Yosef was assuaging his brothers’ guilt, saying that Hashem “caused” him to be brought to Egypt in order to set in motion the vehicle for ultimately saving them. They were simply
pawns in Hashem’s Divine plan. The commentators question the meaning and purpose of the words, “It is clear as this day.” What is the reference to “this day”? The Ozrover Rebbe, z.l., in his sefer Be’er Moshe, posits that the “kayom ha’zeh,” “this day,” is a reference to another instance in which the phrase “this day” is used: In Parashas Vayeishev, when recalling the incident of Yosef Ha’tzaddik and the promiscuous wife of Potiphar, the Torah says, “Then there was an opportune (this) day when he (Yosef) entered the house to do his work” (39:11). This pasuk serves as the preface, leading up to the incident in which Potiphar’s wife did everything possible to seduce Yosef. Her blandishments and ensuing threats fell on deaf ears. Yosef could not be persuaded to sin. He maintained his purity, triumphing over the overwhelming challenge presented by this iniquitous woman.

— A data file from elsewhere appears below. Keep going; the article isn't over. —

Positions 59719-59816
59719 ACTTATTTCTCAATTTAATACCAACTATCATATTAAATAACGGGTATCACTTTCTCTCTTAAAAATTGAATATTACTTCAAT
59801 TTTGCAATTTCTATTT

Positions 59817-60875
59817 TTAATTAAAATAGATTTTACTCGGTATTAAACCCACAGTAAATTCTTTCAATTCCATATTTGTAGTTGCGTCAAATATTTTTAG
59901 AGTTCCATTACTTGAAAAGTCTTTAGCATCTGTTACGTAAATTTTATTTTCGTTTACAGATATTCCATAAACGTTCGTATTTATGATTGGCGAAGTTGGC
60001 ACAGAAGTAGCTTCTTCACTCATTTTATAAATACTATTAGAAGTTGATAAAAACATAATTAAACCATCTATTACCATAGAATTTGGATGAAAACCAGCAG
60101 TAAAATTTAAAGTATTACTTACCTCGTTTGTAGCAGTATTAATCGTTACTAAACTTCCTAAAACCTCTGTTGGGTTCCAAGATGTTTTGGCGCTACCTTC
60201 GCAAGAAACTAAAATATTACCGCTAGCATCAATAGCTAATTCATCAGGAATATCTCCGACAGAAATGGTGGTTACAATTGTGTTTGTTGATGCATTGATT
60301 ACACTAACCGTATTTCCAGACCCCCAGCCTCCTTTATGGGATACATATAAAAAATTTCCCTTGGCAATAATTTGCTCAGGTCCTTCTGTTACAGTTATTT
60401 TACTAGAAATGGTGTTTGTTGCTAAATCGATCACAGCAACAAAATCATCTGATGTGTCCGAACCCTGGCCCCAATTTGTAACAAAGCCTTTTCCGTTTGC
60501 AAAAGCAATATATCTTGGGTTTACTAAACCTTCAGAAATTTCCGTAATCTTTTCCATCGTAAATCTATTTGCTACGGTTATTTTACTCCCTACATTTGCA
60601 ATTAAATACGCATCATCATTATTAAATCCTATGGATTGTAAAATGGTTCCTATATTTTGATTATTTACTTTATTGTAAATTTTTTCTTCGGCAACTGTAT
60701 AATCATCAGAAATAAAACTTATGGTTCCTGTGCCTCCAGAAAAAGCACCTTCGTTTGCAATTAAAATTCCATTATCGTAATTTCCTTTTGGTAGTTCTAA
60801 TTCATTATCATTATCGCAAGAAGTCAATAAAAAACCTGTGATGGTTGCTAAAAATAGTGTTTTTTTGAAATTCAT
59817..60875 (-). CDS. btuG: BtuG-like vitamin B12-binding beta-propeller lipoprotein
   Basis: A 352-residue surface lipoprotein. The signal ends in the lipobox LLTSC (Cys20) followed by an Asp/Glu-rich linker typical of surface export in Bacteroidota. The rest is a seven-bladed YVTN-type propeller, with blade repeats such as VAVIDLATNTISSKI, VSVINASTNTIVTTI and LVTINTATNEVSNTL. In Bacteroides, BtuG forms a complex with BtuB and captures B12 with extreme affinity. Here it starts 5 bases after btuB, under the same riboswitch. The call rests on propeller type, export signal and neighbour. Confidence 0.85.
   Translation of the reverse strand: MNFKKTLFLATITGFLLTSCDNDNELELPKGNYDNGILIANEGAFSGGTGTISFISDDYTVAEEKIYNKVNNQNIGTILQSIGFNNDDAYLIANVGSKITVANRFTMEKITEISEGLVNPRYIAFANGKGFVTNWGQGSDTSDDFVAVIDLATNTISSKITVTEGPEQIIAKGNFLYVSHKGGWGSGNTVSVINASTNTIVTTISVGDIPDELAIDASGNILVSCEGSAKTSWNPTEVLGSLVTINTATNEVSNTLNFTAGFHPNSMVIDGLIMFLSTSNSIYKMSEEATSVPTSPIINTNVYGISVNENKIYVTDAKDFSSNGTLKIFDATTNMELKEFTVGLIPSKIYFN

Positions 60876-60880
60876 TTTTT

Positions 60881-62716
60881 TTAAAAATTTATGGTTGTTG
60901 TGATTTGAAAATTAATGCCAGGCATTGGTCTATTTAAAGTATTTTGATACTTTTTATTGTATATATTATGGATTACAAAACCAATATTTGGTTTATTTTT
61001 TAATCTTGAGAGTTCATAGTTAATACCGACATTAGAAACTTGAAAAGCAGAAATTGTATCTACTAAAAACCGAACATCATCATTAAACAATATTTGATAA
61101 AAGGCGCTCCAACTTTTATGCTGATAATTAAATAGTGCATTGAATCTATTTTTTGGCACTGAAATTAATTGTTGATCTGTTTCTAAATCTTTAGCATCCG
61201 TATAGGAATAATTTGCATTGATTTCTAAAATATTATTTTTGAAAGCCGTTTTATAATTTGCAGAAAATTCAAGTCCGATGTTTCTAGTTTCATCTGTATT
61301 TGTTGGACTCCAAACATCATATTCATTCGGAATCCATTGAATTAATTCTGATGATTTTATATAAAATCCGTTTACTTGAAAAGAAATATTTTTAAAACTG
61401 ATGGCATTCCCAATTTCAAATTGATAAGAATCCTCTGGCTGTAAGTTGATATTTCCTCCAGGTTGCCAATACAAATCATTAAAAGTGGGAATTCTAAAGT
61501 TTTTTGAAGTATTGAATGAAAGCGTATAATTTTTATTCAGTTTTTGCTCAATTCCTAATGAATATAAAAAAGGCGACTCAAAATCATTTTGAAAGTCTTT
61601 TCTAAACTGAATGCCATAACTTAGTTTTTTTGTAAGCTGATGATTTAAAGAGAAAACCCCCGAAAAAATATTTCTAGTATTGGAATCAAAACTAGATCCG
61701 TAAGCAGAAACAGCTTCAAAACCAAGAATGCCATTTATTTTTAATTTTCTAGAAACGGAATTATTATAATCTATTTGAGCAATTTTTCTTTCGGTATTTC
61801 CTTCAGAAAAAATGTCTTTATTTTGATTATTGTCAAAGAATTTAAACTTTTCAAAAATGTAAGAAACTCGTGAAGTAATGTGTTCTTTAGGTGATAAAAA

The Ozrover explains that Yosef’s ability to restrain himself, to overcome the natural desires this woman was attempting to arouse, was a merit, which foreshadowed future events for Klal Yisrael in Egypt. Yaakov’s descendants were to be slaves in a country in which wanton immorality was an inherent part of the culture. Egypt was the most depraved country. To be able to overcome the challenges of such an environment, Klal Yisrael needed special zechusim, merits. They were bequeathed these merits through Yosef Ha’tzaddik. His strength of character and fortitude in the face of overwhelming challenge on “that day” formed the basis for Klal Yisrael’s ability to withstand temptation during their tenure in Egypt.
This is the meaning of “kayom ha’zeh”, Yosef was inferring to his brothers that he was “sent” by Hashem to Egypt to save “this day,” a reference to the “day” that Potiphar’s wife attempted to seduce him. His ability to withstand the challenge to his purity on that day saved “a vast nation,” namely Klal Yisrael’s spiritual/moral purity. Because of him they did not become victims of the moral decadence of Egypt.